Notably, these levels of dominance have shifted between midcentury and the modern day, but the essential monopoly on political power exerted by one party in a state may affect the competitiveness of its elections. In these states, the primary is often more important than the general election, but political party leadership often prefers to avoid primaries to promote internal party unity and avoid unneeded resource expendiutre. The number of primary contests can be considered a measurement of party strength and discipline, with fewer primaries suggesting stronger party leadership. Thus, parties might prefer to discourage primaries to avoid taxing the resources of potential donors and to maintain party unity. Alternatively, parties may prefer primaries as a method of sustaining their voters' interest in the election, in which case a long primary might be beneficial. Party leadership might also encourage a primary to boot out a problematic incumbent in a safe district, or to replace a sub-par incumbent with a better candidate in a district competitive with another party.
This report considers three theories, and makes some associated assumptions, in its analysis.
Increasing Compensation Increases Competition
First, this report seeks to explore the theory that potential state legislative candidates will become more likely to challenge incumbents or run for open seats as the compensation offered to state legislators in a given state increases. To analyze this theory, this report assumes that the effects of cost of living differentiations between states are not practically significant compared to the variation between legislative salaries across states. This analysis also assumes that potential state legislative candidates consider the salary and benefits offered by the position before running for office. Finally, this report also assumes candidates enter an electoral contest with the goal of winning the election.
Smaller District Sizes Promote Competitiveness
Second, this report seeks to explore the theory that potential state legislative candidates will become more likely to challenge incumbents as districts represent smaller populations. To analyze this theory, this report assumes that a potential candidate has limited resources, and that the potential candidate considers those resource limitations before declaring official candidacy. This report assumes that potential candidates consider smaller districts easier to contest and win. This analysis also assumes candidates enter an electoral contest with the goal of winning the election.
One-Party Control Discourages Competition
Third, this report seeks to explore the theory that potential state legislative candidates will become less likely to challenge incumbents if a single political party holds disproportionate sway over politics in the state. To analyze this theory, this report assumes that a state political party would rather have fewer contested primaries than more contested primaries, that state parties can increase the costs (real and perceived) for potential candidates that it does not want to enter an electoral contest, and that state parties can decrease costs (real and perceived) for their preferred candidates. This report also assumes that potential candidates that do not identify with the dominant party in the state are discouraged from running because of the dominant party's electoral power. Finally, this analysis also assumes candidates enter an electoral contest with the goal of winning the election.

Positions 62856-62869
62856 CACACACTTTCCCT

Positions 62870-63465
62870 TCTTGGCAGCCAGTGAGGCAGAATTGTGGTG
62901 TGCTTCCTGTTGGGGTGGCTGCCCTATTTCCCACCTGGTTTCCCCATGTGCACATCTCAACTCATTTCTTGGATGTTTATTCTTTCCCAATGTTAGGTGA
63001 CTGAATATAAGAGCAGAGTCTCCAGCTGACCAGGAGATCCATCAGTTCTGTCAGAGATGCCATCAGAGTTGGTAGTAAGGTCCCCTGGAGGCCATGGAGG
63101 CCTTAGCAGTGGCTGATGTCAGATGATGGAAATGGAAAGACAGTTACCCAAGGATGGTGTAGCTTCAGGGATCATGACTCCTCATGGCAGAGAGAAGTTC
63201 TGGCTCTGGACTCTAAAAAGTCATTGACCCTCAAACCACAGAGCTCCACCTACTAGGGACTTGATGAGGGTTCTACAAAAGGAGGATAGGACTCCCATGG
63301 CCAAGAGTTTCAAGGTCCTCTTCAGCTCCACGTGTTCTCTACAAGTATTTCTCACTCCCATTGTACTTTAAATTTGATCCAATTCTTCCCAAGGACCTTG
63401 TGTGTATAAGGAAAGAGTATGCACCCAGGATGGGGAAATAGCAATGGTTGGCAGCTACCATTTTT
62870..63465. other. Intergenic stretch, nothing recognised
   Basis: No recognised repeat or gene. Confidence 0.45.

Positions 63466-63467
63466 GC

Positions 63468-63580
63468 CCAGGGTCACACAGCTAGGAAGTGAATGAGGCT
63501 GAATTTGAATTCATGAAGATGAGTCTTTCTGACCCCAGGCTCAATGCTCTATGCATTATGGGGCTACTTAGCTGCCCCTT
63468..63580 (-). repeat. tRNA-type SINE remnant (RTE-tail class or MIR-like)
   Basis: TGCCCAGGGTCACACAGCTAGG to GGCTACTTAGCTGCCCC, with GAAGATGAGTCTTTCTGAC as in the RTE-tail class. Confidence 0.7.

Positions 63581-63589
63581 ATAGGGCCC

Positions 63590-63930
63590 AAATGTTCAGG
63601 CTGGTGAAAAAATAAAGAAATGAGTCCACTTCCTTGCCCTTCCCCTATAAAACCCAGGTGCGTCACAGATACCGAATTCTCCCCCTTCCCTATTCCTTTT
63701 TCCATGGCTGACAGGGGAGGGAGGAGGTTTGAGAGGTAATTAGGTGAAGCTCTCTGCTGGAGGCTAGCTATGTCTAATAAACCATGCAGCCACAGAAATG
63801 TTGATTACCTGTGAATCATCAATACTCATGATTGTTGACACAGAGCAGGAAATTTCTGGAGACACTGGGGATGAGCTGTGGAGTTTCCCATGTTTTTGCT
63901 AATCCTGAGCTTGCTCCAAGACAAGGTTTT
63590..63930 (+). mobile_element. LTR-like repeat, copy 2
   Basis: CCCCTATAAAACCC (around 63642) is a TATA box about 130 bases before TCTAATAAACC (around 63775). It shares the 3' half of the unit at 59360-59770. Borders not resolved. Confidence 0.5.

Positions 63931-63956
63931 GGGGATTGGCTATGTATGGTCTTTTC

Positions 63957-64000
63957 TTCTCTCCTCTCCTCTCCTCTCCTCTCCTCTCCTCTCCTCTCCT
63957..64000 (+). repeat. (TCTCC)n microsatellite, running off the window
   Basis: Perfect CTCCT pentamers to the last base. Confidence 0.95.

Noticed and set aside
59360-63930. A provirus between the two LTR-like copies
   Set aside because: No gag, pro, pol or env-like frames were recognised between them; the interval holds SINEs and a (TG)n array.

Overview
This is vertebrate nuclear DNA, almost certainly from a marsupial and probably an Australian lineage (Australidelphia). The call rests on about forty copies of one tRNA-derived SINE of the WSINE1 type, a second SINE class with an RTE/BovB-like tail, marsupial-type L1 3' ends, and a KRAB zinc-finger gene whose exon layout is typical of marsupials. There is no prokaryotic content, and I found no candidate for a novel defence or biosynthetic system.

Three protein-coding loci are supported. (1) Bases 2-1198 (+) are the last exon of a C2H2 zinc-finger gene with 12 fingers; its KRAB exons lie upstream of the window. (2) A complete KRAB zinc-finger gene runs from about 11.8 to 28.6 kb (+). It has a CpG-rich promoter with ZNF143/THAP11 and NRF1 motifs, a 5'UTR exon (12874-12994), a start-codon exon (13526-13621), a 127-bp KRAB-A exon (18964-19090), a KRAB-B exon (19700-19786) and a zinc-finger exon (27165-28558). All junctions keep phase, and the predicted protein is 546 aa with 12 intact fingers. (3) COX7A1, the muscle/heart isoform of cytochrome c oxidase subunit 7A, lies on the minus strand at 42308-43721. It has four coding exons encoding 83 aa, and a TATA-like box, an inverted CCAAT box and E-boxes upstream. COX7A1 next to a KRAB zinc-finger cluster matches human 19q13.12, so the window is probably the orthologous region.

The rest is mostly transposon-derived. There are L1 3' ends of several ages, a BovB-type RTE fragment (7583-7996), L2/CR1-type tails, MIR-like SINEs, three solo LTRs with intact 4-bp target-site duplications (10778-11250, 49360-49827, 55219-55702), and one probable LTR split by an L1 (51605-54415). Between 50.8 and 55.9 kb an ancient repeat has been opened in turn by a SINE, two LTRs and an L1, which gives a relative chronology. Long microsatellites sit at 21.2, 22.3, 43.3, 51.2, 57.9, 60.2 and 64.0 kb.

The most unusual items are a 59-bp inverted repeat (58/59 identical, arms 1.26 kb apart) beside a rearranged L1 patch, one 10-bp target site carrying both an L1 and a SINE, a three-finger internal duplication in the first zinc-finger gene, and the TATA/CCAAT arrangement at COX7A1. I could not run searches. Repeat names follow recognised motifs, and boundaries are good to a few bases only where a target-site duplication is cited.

Data and Methods
The data used in this analysis was collected by Ballotpedia staff members from various sources. The information on state legislative salaries was collected largely from the National Conference of State Legislatures. Information on state populations came from the 2010 U.S. Census, and Ballotpedia staffers used information regarding the number of state legislators in each state to determine ideal district sizes for each relevant house of the state legislature.
The Competitiveness Index, developed by Ballotpedia staff, is based on data collected by Ballotpedia staff members. The Index seeks to measure the level of competition for state legislative seats within a state using three factors. First, the Index considers the percentage of incumbents who are running for re-election that are facing a primary challenge in the state. Second, the Index considers the percentage of major party candidates in a state that face a major party (Republican or Democratic) opponent in the general election. Third, the Index considers the percentage of incumbents in a state that are retiring, or not running for re-election. To calculate the Absolute Competitiveness Index, which is used in this report as a proxy measure for overall competitiveness, the percentages associated with each of these factors (percent of incumbents facing primary, percent of major party candidates facing another major party candidate, and percent of incumbents retiring) are added together and divided by three. Thus, a score of "100," representing complete competitiveness, would mean that 100 percent of incumbents running for re-election face a primary challenge, 100 percent of major party candidates face another major party candidate in the general election, and 100 percent of incumbents are retiring. This scenario is not feasible and the index breaks down, but a scenario where only one incumbent is seeking re-election could yield a score very close to 100. Note that the opposite extreme, a score of "0," is possible, and all scores in between are possible. Competitiveness Index data for 2010 and 2011 were used in this report.